Grilling vegetables allows you to be creative, says Betty Morton, manager of The Reynolds Kitchens in Richmond, Va.
"There are so many different kinds of new vegetables to try," Morton says.
Grill Roasted Potato Salad is a dish similar to one you might order in a restaurant, she says.
Morton and Pat Schweitzer, senior home economist at The Reynolds Kitchens, help develop new recipes and ideas for consumers. For the past two years they have starred in television and print ads that show consumers how to use aluminum foil to make cooking easier.
They recommend using heavy-duty foil for grilling. Foil helps food cook more evenly because heat and moisture are trapped. Food stays juicy, and it doesn't fall through the grill racks.
Grilling also gets you outside, Schweitzer says.
"People don't like heating up the kitchen, and it's a nice way to expand your choices," Schweitzer says.
Foil can be used with both gas and charcoal grills.
When cooking with charcoal, judge temperature by cautiously holding your hand palm side down over the coals at grid level. Count the seconds you can hold the position. The fire temperature is low if you can hold your hand over the fire for five seconds; medium, four seconds; medium-high, three seconds; and hot, two seconds.
To make a foil pan for cooking, turn an 8-by-8-inch or 9-by-13-inch baking pan upside down and mold two layers of foil over it, then slip it off and crimp around the edges. Sauces and vegetables can be grilled in the foil pan.
Two other ideas from Morton and Schweitzer are to shape a sheet of foil around a fish fillet to form a boat, which keeps the fish from flaking and falling through the spaces between the rack; and to form a foil packet to grill a combination of chicken and vegetables.
For each serving, place ingredients on a sheet of foil and seal it to form a packet, leaving room for heat to circulate inside. After cooking, open the ends of the foil packet first to allow steam to escape, then open the top.
Packet cooking is a good choice for families, as you can tailor each one to the likes of each person, Schweitzer says.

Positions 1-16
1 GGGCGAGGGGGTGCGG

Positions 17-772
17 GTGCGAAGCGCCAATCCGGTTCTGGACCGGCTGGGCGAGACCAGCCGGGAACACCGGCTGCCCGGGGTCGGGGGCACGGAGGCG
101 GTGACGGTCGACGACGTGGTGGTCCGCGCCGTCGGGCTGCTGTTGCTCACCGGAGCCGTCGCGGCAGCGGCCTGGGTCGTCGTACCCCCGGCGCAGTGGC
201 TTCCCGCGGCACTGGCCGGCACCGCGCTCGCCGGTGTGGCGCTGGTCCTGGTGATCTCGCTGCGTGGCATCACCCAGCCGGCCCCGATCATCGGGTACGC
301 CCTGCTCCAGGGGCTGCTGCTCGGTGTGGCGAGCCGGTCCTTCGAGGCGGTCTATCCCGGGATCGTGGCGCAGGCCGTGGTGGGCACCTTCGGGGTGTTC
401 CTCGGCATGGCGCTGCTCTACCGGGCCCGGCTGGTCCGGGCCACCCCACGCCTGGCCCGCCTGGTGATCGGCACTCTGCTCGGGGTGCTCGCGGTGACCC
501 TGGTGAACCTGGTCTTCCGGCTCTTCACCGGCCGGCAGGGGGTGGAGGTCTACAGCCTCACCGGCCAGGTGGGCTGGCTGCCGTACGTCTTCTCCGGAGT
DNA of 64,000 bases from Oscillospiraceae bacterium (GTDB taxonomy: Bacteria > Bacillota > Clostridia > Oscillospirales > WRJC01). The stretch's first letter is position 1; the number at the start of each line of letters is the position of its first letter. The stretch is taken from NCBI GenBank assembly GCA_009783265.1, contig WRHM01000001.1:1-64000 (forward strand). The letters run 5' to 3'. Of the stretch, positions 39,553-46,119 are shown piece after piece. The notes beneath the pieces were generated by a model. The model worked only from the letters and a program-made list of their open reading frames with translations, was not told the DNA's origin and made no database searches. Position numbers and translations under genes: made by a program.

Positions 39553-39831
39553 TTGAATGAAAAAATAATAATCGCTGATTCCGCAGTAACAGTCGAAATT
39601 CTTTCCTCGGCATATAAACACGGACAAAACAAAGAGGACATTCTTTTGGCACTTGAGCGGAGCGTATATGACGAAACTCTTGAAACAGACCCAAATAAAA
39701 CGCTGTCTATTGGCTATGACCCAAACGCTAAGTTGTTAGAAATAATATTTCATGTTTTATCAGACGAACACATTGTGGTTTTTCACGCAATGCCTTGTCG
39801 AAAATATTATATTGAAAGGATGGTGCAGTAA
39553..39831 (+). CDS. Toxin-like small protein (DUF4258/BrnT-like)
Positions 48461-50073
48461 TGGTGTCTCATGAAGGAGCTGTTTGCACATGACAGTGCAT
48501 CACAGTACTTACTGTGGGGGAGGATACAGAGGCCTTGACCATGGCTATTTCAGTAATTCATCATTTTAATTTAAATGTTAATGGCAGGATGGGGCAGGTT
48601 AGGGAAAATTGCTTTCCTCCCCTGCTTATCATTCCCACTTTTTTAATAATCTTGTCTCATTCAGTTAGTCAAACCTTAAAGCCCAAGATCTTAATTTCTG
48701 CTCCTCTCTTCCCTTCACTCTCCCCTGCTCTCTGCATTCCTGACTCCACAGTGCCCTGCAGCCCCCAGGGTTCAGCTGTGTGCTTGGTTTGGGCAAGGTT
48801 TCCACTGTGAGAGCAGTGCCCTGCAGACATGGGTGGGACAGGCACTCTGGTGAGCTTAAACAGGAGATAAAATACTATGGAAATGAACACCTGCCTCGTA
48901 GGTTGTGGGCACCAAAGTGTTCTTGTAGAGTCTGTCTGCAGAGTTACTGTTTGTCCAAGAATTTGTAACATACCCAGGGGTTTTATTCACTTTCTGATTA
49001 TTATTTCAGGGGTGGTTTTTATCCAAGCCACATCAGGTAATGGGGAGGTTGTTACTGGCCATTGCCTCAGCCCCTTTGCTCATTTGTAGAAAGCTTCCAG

Another benefit to cooking with foil is that there are fewer dishes to wash. Crumpled pieces of foil can be used as scouring pads to clean grill racks.
The less time you spend cleaning up, the more time you can spend enjoying the holiday, Morton says.
Grilled Vegetable Pita Pizzas
1/2 cup plus 2 tablespoons extra virgin olive oil
1/2 cup balsamic or red wine vinegar
1/2 cup chopped fresh basil or 2 tablespoons dried basil
1 teaspoon dried oregano
1 teaspoon dry mustard
1 teaspoon salt
1/2 teaspoon sugar
1/2 teaspoon freshly ground black pepper
1 small eggplant, about one pound, cut crosswise into 1/2-inch-thick slices
1 pound asparagus, stems trimmed
1 medium red onion, cut into 1/2-inch-thick slices
1 medium red pepper, cut into 1 1/2-inch-wide strips
1 medium yellow or green pepper, cut into 1 1/2-inch-wide strips
4 7-inch pocketless pita breads
6 ounces (1 1/2 cups) shredded mozzarella cheese
Stir 1/2 cup olive oil, vinegar, basil, oregano, mustard, salt, sugar and pepper in bowl until blended. Place eggplant slices and asparagus in 13-by-9-inch glass baking dish; pour marinade over and marinate 30 to 60 minutes, turning vegetables occasionally.
Grill eggplant over moderately high heat 2 to 3 minutes per side until tender and golden. When eggplant slices are cooked through, remove to a plate and cover with foil. Grill asparagus about 5 minutes, until tender-crisp, turning occasionally and brushing with marinade, and remove to plate.
Brush pepper and onion slices with marinade, being careful to keep onion slices intact. Grill peppers and onion 8 to 10 minutes until tender, turning occasionally and brushing with marinade. Remove to plate. Drizzle remaining marinade over vegetables.
Brush both sides of pitas with remaining 2 tablespoons olive oil. Grill pitas 1 to 2 minutes until heated through and golden.
Place pitas on plates; sprinkle with 1 cup shredded mozzarella cheese. Arrange vegetables over cheese; sprinkle with remaining cheese.
Serves 4 as a main dish, 8 as an appetizer
- recipe courtesy of North American Olive Oil Association